Taoiseach pays tribute to Foster’s ‘courage’ as a political leader

Arlene Foster to step down as Northern Ireland’s First Minister and DUP leader

Arlene Foster outside Stormont,  on January 11th, 2016,  when she was  newly appointed First Minister of Northern Ireland. Photograph: Paul Faith / AFP

Arlene Foster outside Stormont, on January 11th, 2016, when she was newly appointed First Minister of Northern Ireland. Photograph: Paul Faith / AFP

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The Taoiseach on Wednesday night paid tribute to the “courage” shown by Arlene Foster as a political leader following her announcement on Wednesday that she is to step down as the North’s First Minister and leader of the DUP.

Ms Foster’s decision came after a significant majority of her party’s Assembly members and MPs signed a letter of no confidence in her leadership.

It followed mounting discontent, particularly among the grassroots, over Ms Foster’s leadership amid unionist and loyalist anger over the Irish Sea economic border and internal tensions between traditionalists and those with more moderate views.

Micheál Martin praised Ms Foster’s role in “guiding” the North through the Covid-19 pandemic, as well as the “strong message” she sent to women as the first female First Minister and first female leader of the DUP “about what can be achieved in and through politics”.

They had, he said, enjoyed a “positive working relationship... I valued the constructive engagement, notwithstanding our differences, we have had in our respective roles”.

President Michael D Higgins thanked Ms Foster for her “public service over many years”, acknowledged the “great demands” it placed on individuals and wished her “health and happiness in the future”.

In a lengthy statement announcing her resignation on Wednesday afternoon, Ms Foster said she would stand down as party leader on May 28th and as First Minister at the end of June.

This was to “give space” for party officers to arrange the election of a new leader and to “complete work on a number of important issues for Northern Ireland”, including the Covid-19 pandemic. “When elected, I will work with the new leader on transition arrangements,” she said.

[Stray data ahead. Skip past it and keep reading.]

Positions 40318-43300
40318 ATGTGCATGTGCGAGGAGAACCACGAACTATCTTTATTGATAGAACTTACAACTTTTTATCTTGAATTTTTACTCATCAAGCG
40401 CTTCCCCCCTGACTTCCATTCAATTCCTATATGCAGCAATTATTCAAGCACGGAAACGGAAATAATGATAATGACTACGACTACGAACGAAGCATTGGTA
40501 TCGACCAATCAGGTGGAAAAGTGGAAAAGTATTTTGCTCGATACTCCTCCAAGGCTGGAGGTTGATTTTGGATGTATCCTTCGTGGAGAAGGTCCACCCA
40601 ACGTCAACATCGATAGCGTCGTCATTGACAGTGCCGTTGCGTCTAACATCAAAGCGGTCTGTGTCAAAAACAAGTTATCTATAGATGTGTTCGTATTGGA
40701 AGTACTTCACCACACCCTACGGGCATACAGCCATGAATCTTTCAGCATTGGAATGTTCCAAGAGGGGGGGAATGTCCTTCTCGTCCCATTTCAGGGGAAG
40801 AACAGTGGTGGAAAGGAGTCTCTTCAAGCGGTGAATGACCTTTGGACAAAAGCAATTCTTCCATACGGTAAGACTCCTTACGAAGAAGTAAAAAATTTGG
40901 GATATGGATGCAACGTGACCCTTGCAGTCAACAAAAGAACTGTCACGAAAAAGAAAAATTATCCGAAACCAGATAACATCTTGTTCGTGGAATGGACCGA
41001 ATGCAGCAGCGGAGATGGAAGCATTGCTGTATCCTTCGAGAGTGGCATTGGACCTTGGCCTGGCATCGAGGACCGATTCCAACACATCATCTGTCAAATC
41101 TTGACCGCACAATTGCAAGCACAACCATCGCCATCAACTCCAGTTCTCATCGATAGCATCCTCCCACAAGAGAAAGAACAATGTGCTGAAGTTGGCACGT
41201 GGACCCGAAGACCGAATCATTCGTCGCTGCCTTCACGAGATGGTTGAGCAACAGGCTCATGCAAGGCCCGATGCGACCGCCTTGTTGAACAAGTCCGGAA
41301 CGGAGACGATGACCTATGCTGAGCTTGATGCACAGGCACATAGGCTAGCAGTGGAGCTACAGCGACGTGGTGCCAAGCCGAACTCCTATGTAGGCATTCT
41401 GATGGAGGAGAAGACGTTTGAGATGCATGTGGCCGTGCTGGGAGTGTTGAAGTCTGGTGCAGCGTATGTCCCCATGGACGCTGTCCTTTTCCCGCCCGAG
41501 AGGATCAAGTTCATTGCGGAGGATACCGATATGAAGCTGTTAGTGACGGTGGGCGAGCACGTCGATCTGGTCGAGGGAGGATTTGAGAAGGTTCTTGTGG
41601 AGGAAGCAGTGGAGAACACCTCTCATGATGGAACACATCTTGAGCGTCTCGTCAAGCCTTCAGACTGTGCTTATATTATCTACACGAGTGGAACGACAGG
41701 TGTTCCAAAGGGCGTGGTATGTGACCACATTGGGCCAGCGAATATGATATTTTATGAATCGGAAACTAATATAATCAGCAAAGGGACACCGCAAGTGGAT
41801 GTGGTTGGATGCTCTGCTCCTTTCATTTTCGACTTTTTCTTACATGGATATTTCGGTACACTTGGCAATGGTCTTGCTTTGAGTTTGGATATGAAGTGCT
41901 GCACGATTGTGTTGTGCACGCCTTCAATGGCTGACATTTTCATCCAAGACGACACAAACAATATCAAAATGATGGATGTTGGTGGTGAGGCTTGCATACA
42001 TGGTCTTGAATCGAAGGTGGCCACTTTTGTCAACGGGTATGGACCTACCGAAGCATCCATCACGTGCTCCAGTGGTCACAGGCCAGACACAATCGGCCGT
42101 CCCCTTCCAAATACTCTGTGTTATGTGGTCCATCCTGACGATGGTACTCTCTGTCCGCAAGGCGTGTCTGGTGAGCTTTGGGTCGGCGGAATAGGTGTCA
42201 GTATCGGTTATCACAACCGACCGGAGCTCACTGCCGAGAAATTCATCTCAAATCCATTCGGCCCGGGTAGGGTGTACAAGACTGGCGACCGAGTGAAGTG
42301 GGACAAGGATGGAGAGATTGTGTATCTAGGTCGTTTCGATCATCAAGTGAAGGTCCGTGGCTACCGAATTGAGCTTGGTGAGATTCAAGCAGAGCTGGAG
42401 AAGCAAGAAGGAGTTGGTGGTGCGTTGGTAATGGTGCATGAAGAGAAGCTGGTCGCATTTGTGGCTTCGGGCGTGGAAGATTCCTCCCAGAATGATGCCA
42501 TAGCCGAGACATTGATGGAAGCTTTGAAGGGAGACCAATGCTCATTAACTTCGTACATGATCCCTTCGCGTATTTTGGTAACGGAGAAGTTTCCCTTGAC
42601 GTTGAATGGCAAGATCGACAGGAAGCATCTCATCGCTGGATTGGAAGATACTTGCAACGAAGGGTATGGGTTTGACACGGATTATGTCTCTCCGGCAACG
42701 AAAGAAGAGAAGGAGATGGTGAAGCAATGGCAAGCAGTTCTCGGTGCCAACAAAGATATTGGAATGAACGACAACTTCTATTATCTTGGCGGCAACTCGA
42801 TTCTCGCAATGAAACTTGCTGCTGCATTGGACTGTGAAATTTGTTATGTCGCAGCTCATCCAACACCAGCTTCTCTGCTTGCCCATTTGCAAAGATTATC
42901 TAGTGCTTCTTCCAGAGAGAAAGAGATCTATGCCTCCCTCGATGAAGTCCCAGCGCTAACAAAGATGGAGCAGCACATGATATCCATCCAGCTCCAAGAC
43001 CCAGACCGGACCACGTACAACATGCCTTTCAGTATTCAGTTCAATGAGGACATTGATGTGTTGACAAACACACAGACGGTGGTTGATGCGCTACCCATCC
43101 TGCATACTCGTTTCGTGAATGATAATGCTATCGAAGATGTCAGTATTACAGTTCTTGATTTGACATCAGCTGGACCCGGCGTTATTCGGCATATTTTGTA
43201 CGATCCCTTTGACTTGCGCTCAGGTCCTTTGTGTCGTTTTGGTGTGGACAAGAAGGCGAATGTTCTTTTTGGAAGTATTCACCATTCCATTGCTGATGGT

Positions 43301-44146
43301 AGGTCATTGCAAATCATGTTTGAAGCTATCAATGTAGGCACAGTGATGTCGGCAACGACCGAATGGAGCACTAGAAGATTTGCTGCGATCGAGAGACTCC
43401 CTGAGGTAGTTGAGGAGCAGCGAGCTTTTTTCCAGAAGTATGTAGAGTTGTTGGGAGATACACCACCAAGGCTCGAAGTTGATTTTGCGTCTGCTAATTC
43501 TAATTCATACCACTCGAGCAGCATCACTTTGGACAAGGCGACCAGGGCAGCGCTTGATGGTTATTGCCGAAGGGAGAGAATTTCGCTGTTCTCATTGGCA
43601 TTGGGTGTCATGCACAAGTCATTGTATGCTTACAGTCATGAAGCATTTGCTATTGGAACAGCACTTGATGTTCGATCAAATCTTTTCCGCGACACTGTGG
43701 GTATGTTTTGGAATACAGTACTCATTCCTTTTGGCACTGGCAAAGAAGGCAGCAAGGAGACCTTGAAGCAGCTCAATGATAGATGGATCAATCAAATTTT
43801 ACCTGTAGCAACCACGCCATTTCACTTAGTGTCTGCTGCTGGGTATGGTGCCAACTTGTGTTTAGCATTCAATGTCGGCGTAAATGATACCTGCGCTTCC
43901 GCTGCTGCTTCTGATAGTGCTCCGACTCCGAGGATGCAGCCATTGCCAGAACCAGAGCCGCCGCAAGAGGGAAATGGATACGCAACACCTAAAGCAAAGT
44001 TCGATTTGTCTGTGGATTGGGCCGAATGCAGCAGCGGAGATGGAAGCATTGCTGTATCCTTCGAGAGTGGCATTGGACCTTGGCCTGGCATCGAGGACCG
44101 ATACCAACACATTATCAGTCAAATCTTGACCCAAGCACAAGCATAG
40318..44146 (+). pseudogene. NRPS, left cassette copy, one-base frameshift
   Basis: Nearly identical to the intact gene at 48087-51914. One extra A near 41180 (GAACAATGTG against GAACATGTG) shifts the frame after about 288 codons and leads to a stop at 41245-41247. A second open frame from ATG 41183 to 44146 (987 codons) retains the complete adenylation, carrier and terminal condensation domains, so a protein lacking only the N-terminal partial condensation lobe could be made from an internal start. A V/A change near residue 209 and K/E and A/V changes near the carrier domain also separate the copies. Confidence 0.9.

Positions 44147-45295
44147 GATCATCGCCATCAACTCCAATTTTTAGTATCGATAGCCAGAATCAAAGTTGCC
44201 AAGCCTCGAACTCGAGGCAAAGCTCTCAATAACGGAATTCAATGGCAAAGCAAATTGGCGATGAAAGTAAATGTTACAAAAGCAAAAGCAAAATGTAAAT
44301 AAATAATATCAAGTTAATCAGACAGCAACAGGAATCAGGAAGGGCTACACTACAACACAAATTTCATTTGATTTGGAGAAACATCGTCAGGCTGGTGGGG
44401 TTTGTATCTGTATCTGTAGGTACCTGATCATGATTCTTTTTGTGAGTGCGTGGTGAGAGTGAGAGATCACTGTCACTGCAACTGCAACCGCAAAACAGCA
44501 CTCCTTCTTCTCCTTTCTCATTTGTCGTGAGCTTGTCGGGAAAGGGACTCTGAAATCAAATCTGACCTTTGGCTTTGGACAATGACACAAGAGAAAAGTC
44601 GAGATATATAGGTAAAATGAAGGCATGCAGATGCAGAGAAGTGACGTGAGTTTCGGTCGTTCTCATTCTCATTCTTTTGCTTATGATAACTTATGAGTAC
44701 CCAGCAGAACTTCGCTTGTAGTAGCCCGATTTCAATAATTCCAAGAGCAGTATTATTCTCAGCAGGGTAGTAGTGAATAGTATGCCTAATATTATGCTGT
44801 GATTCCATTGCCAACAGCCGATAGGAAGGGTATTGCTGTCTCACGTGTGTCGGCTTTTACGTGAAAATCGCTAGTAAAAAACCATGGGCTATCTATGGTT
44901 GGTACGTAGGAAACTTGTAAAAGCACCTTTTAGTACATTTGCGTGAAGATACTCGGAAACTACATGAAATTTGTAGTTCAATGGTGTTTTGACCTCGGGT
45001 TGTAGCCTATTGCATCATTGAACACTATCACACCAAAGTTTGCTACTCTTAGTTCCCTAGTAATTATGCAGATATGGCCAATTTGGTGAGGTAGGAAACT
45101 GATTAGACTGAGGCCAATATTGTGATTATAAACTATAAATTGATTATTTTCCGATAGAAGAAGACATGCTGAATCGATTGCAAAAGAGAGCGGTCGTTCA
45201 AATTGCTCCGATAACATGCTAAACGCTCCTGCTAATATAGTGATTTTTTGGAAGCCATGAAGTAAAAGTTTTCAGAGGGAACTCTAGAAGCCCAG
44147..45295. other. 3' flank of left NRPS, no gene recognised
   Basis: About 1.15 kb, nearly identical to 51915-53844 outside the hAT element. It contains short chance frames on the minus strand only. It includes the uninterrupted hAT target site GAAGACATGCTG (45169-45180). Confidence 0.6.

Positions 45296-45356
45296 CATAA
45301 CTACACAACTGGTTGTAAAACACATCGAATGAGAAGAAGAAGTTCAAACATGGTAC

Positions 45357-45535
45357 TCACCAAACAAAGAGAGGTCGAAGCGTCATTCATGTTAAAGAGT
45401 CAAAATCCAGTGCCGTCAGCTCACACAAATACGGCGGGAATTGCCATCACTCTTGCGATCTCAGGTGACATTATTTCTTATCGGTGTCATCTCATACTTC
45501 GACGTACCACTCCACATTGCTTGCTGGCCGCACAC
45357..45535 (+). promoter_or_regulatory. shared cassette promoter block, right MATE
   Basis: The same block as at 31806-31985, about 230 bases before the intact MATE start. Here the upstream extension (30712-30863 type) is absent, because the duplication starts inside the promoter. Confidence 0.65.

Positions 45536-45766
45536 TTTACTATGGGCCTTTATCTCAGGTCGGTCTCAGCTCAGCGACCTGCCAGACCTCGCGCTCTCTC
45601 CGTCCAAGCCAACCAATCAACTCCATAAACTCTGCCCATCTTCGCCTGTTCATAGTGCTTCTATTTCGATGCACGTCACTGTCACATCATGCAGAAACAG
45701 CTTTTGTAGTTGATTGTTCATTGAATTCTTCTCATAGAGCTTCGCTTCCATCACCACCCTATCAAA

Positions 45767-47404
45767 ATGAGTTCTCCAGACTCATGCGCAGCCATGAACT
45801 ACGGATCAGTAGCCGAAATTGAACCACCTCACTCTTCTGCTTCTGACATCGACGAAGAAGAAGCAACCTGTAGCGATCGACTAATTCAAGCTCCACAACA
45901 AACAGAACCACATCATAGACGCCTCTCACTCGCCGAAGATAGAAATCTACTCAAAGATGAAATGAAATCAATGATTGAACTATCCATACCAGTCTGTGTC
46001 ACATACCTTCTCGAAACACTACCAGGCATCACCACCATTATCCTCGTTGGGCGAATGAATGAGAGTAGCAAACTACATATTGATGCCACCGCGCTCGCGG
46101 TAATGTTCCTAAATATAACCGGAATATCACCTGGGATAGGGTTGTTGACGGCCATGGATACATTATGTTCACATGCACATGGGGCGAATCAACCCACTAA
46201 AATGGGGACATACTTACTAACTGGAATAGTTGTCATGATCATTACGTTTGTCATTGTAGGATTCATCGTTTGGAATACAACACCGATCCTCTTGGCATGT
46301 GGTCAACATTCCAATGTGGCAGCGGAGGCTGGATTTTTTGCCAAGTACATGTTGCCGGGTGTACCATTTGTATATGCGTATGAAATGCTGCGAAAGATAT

The focus has already turned to Ms Foster’s replacement, with some in the party understood to be in favour of separate candidates filling the roles of party leader and First Minister.

The role of First Minister must be filled by a member of the North’s Assembly, but the party leadership could be held by one of the party’s MPs.

The Minister for Agriculture, Edwin Poots MLA, is believed to be the front-runner to succeed Ms Foster, with the MPs Sir Jeffrey Donaldson and Gavin Robinson also strongly in contention.

It is not clear whether there will be a leadership election, which would be the first in the DUP’s history, or if consensus might be reached behind the scenes.

Tributes were paid to Ms Foster from across the political spectrum in the North as well as in Ireland and Britain, with the UK’s prime minister, Boris Johnson, tweeting his thanks for her “dedication to the people of Northern Ireland over many years”.

Sinn Féin president Mary Lou McDonald said “unionism is at a crossroads” and acknowledged it was “undoubtedly a difficult day” for Ms Foster.

She said her party wanted to work with the DUP “in a spirit of generosity and respect”, which meant a commitment and a willingness to powersharing in the North, to engagement with the North-South Ministerial Council, and “respecting diversity and delivering the agreed Acht Gaeilge”.

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